27 Timeclock programmer Check the clock is showing the correct time and adjust it if necessary. Decide when you want the heating and hot water to come on and go off. Timeclock programmers will have sets of pins or arrows for setting the heating programme. Pins - Push them in opposite the times when you want the heating to come on. - Pull them out opposite the times when you want the heating to go off. Arrows - Slide the On arrows (usually red) around to the times you want the heating to come on. - Slide the Off arrows (usually blue) around to the times you want the heating to go off. - Check that the programmer is switched to Timer (or Auto ) to make the heating come on and go off at the times you have set. Handy hints Digital programmer Check the clock is showing the correct time. If not, put the timer switch to Clock and adjust the time using the Forward and Reverse buttons. Set the switch to On and Off in turn, adjusting the times when you want the heating to come on and go off. Reset the timer switch to Auto and double-check that the settings on display are as you have set. 26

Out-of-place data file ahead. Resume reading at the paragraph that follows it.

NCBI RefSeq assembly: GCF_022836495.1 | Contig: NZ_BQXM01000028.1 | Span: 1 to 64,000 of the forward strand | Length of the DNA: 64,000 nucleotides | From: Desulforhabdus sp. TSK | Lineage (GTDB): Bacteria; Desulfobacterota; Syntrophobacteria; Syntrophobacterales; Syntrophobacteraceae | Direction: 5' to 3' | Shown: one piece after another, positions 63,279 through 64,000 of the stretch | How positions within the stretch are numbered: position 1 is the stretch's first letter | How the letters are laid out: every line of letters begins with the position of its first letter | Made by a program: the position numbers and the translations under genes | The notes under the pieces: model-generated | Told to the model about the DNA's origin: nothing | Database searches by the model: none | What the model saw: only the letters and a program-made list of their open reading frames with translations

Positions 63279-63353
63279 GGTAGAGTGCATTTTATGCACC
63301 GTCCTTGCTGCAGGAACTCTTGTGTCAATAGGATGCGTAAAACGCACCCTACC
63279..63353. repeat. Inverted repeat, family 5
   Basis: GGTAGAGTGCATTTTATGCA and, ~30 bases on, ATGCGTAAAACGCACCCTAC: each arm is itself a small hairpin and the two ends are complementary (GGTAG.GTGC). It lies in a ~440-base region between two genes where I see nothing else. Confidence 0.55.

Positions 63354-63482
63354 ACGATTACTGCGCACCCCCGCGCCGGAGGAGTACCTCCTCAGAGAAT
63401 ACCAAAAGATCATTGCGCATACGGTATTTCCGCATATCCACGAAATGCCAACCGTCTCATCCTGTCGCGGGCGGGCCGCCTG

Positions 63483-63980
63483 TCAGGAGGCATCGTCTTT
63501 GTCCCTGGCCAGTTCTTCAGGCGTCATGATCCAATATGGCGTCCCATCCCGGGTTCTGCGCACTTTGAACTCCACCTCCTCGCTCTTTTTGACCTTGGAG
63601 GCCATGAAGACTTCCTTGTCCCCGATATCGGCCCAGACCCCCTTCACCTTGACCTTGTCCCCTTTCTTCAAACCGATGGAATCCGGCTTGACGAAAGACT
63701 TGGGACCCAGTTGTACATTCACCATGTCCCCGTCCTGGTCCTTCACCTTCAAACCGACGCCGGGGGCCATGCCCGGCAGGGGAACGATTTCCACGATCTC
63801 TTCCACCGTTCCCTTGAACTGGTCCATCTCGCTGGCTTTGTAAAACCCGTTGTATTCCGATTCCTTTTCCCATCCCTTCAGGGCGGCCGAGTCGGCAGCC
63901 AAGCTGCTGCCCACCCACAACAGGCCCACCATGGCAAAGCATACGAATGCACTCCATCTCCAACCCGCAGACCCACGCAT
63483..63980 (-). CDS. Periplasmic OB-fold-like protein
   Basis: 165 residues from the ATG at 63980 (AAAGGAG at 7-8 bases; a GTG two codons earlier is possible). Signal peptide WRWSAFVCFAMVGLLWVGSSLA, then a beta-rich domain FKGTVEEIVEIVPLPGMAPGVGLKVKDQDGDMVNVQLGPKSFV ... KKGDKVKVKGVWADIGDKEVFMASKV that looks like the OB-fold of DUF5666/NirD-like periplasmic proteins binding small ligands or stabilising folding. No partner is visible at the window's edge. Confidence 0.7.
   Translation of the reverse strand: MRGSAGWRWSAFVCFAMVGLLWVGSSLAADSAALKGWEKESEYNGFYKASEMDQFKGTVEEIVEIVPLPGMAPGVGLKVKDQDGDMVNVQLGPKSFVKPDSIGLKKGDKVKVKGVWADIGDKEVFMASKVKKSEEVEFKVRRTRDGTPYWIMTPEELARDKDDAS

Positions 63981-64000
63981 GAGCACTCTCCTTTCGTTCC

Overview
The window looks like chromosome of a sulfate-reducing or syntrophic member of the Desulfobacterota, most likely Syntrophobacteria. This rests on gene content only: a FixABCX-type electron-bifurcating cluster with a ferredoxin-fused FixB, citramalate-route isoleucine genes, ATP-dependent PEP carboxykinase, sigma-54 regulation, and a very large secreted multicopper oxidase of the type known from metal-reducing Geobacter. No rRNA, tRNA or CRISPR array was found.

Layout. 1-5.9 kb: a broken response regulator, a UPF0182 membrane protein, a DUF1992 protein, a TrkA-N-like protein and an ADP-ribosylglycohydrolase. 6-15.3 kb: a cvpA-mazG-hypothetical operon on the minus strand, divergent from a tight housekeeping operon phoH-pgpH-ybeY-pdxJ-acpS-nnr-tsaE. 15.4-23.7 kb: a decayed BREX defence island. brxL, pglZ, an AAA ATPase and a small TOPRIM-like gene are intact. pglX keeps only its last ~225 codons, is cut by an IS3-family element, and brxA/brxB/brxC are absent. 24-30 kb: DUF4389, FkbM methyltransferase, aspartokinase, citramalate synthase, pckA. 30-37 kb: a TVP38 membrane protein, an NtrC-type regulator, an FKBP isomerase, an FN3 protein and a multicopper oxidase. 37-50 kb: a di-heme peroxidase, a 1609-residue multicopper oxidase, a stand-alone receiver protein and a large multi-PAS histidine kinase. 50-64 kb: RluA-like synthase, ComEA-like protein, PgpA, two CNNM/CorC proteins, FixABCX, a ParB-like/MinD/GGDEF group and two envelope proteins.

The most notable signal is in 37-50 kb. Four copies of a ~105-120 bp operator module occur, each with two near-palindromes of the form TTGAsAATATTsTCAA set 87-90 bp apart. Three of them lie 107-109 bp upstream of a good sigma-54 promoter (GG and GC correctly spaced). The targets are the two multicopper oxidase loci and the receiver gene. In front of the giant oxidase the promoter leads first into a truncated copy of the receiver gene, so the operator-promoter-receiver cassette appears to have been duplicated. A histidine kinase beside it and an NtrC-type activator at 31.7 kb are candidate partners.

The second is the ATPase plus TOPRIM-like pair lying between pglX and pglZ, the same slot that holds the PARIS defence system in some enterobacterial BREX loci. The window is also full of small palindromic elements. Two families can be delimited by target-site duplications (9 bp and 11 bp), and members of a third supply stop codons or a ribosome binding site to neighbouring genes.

28 About this book 1 Contacting us 3 Reporting repairs 5 Our service 7 What you must do 9 Improvements 11 Response times 13 Service standards 15 Your comments 17 Handy hints Baths, basins 33 Doors, locks 35 Drains, wastes 37 Electrics 39 Floors, stairs 41 Garages 43 Garden area 45 Gutters 47 Heating 49 Pipes, taps 51 Roofs, chimneys 53 Shared areas 55 Toilets 57 Walls, ceilings 59 Windows 61 Cold weather General advice Check that all lofts, water pipes and tanks are insulated. If not, contact us. We will arrange for insulation to be done for all properties with tenants living in them, and any shared pipes or roof spaces. Never insulate under a water tank in the loft. It needs the heat coming up from the house. In very cold weather, you should take action to prevent a freeze up. If you can, it is a good idea to leave the heating on all the time on a very low heat. You may want to open the loft hatch to allow heat into the loft. Know where your stoptap is. It is where the water pipe enters the house, usually under the kitchen sink or near the front door. Know where the gate valves for the hot-water and cold-water tanks are. Make sure that you can easily turn all the taps and valves. 27 OMFAX LTD 2007